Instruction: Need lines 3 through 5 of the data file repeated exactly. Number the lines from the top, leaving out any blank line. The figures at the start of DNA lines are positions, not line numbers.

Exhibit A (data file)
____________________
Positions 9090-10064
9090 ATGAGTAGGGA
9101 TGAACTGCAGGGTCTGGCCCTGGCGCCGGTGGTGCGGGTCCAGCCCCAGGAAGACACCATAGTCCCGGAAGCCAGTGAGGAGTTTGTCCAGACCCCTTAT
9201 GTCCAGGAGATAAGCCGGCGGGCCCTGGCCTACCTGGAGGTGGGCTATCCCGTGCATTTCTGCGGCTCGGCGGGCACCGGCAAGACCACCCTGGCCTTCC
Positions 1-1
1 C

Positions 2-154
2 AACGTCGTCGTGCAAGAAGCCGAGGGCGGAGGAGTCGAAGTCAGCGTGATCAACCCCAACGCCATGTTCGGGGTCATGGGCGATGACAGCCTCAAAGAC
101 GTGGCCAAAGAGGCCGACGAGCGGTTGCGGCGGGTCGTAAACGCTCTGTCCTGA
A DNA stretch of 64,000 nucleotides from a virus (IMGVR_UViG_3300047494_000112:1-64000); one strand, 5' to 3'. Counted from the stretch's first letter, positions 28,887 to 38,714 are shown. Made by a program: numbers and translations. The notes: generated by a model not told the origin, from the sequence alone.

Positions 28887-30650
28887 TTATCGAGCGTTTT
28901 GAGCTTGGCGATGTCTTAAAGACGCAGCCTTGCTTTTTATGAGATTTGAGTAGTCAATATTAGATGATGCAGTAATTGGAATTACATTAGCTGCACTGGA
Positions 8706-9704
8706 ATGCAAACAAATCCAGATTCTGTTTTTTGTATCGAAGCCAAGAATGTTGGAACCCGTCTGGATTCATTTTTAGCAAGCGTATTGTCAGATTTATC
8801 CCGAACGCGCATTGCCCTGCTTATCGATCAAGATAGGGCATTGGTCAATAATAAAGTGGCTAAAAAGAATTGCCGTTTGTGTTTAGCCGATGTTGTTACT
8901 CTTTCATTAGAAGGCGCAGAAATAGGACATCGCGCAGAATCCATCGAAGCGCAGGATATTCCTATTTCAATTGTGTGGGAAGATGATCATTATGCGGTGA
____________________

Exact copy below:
9101 TGAACTGCAGGGTCTGGCCCTGGCGCCGGTGGTGCGGGTCCAGCCCCAGGAAGACACCATAGTCCCGGAAGCCAGTGAGGAGTTTGTCCAGACCCCTTAT
9201 GTCCAGGAGATAAGCCGGCGGGCCCTGGCCTACCTGGAGGTGGGCTATCCCGTGCATTTCTGCGGCTCGGCGGGCACCGGCAAGACCACCCTGGCCTTCC
Positions 1-1